It’s not like me to mess up on writing a paper, it’s really not. But what happened was, I was going home after class feeling depressed and I went down Howard Street which is the way I have to go, and I was thinking — am I a phoney? I had to stop at the train tracks and all because the Amtrak was coming by at about a thousand miles an hour. The train was going by, steam was coming up, red lights were blinking, my windshield wipers were squeaking, everybody was cold just sitting in their cars alone. It made me sad. You don’t want to go home if you’re sad and everything.
If you want to know the truth, I went to Bilbo’s. Guess who I saw there — Caulfield, Holden Caulfield. That killed me. Here I was just reading this book Catcher In The Rye, for your class, and I get all depressed like I do sometimes and I go to Bilbo’s and there’s the guy in the book sitting in a booth all by himself. I think about how he wanted to know where the ducks go and all and look at him sitting all alone like that and it bothers me like a bastard. It really does. So I go over there and he let me sit down with him like I was a regular guy or something.
Anyway, we’re sitting there and he asks me why I’m in school, being as old as I am. I don’t like to talk about myself when I don’t have to, so I asked him if there was any connection in his book to Janie from Their Eyes Were Watching God? You know, how the dearest women in his life were Janie and Phoebe ? He wouldn’t say really, but he was smiling pretty good. I think he thought JD would have been interested in that. He didn’t ask me any more questions about myself at least.
I realized I had my bookcase along and I thought I would get The Catcher autographed and so I unzipped it real quick. It’s a really good book case if you want to know. It’s a Lowe. Lowe designed packs for the army. I carry it all the time now. Anyway, I get The Catcher out to get his autograph and he autographs it and all. Then he wants to see the Kinko’s packet for the class and I show it to him just as his pizza comes. He likes to read a lot.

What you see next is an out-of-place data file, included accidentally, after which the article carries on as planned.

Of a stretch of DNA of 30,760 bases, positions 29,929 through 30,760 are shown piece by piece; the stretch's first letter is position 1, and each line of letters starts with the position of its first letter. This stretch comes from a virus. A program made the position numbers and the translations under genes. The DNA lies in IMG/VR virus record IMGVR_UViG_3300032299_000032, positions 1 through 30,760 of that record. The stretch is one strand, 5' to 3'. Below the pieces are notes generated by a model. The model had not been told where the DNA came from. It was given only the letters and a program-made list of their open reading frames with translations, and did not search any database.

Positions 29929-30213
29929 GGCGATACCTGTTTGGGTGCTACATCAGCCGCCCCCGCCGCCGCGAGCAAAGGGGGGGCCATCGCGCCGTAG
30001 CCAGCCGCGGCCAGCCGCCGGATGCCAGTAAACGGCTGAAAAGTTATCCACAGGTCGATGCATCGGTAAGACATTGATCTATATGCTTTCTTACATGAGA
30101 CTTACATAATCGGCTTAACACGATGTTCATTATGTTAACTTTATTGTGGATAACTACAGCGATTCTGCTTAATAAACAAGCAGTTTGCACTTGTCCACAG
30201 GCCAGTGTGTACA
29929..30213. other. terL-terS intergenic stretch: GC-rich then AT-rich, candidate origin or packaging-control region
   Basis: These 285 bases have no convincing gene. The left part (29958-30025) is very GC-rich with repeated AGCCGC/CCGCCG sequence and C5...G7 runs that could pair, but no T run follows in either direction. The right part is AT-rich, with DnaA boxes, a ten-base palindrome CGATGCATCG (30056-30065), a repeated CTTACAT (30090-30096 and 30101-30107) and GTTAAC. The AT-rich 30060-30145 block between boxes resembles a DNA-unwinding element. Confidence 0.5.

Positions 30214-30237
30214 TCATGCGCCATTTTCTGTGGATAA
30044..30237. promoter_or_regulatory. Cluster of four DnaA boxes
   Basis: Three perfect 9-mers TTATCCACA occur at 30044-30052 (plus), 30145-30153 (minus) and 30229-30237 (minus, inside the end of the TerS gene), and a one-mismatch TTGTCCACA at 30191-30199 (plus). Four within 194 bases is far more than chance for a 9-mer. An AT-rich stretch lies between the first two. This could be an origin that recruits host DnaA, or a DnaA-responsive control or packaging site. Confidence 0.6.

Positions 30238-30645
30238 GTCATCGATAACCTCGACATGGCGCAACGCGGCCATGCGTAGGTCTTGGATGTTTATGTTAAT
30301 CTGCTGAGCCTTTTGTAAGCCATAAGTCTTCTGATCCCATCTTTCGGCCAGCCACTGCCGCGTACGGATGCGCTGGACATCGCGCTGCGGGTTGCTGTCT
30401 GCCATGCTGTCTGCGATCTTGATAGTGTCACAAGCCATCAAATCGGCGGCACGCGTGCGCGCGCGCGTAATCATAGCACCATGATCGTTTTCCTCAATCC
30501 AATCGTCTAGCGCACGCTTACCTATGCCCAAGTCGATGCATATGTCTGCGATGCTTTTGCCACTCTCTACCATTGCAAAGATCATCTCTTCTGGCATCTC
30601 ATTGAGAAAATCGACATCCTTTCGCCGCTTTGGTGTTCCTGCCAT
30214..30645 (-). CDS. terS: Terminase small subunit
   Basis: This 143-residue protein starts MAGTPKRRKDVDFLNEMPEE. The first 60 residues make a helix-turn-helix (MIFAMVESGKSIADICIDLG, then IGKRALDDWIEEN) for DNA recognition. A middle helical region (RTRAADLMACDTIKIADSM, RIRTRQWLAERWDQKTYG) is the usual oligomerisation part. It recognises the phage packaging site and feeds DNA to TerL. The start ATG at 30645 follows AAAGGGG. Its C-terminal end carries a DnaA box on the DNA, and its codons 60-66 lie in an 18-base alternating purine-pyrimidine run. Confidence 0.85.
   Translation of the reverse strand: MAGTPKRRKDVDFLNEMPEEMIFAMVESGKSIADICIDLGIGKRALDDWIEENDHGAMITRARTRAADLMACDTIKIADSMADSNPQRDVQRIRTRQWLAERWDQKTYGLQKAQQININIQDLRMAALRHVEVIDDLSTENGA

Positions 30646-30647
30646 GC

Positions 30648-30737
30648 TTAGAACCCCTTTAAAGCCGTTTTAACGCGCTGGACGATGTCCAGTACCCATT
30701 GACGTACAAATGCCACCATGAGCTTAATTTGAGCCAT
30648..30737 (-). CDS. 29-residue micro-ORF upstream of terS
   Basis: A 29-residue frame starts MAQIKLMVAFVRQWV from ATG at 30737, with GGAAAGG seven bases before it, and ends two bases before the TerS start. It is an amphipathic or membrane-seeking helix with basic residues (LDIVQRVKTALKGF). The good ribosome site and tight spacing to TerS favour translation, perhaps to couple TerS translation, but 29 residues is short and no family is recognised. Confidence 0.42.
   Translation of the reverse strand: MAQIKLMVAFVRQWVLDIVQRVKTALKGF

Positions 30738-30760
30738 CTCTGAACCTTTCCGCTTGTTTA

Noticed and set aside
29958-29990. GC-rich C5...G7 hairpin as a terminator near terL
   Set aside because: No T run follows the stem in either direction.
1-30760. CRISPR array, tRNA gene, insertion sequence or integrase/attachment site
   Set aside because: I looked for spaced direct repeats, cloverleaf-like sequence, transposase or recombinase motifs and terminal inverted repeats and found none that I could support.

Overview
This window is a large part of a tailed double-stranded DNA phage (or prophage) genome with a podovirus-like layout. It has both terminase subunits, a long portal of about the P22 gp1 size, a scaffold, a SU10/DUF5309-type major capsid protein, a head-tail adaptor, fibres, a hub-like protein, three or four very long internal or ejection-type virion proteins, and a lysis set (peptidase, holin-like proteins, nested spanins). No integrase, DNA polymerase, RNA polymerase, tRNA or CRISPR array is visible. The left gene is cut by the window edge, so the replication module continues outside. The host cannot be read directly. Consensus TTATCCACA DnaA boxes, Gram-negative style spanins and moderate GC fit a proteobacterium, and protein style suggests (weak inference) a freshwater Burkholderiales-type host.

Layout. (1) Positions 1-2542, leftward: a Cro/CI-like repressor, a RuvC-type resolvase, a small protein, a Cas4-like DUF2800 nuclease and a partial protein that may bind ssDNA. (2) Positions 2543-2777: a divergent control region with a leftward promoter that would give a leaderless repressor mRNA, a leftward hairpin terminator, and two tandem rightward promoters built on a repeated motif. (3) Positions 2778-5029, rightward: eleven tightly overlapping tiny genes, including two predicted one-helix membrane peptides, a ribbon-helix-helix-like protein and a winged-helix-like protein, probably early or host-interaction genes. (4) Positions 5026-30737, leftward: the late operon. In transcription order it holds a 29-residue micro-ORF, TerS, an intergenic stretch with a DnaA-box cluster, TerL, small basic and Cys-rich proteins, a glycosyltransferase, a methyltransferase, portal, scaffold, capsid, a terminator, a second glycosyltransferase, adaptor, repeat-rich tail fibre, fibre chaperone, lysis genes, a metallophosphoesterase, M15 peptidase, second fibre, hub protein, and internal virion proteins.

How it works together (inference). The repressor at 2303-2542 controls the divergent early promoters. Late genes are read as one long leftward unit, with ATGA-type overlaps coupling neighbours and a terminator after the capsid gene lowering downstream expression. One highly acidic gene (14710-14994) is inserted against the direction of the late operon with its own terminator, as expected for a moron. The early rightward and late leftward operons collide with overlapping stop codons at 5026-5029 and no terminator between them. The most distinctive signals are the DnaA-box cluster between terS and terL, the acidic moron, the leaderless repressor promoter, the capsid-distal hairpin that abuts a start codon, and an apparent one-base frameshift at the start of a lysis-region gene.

He’s reading the stuff starting practically on the first page and I keep telling him to skip ahead to the Poe stuff or Fuller or somebody. I like the Fuller piece about her travels in Michigan and all. It’s goddam good writing. I try to get him to skip up there so I can ask him if he ever found out about the ducks, but he gets all involved in this Ann Bradstreet poem on page114? The Vanity of All Worldly Things. He’s pretty involved in it and all but his pizza is getting cold and that whole wheat crust tastes like wallpaper if you let it get really cold. So, I tell him if he’s so goddam interested in the poem why not let me just read it to him for a while while he eats.
Where is the man can say, “Lo, I have found
On brittle earth a consolation sound”?
What is’t in honour to be set on high?
No, they like beasts and sons of men shall die,
And whilst they live, how oft doth turn their fate;
He’s eating his pizza and listening and some babes at the next table are listening and I feel kind of foolish. Old Holden seems to like it though so I go on. It’s pretty good too, for being so old and everything. I am trying to like it because I think Holden likes it. Bradstreet is saying that there is nothing on earth that makes sense. Everything is phoney. Everyone and everything will let you down. That probably means her too. I know it means me.
What is’t in beauty? No that’s but a snare,
They’re foul enough today, that once were fair.
Even the things that aren’t phony? They die away in the end just when you get used to them being around. So what’s the use? It’s useless. Maybe you’re beautiful, like that guy Stadlater in The Catcher, or maybe you’re a nose picker like Ackley or something, but it really doesn’t matter. That’s not the point. These are “But vanity, vexations of mind” (Bradstreet 14). What matters is getting to “that living crystal fount” (Bradstreet 15). That is what Bradstreet calls God or something. I don’t think they had New Age back then—old age? It must be God or maybe it’s just purity of thought. Crystals are pure. You can see right through them and see if there’s anything phony in them. Anyway, you drink from this fount and all your troubles are gone. Everything’s swell from then on. Even death can’t touch you.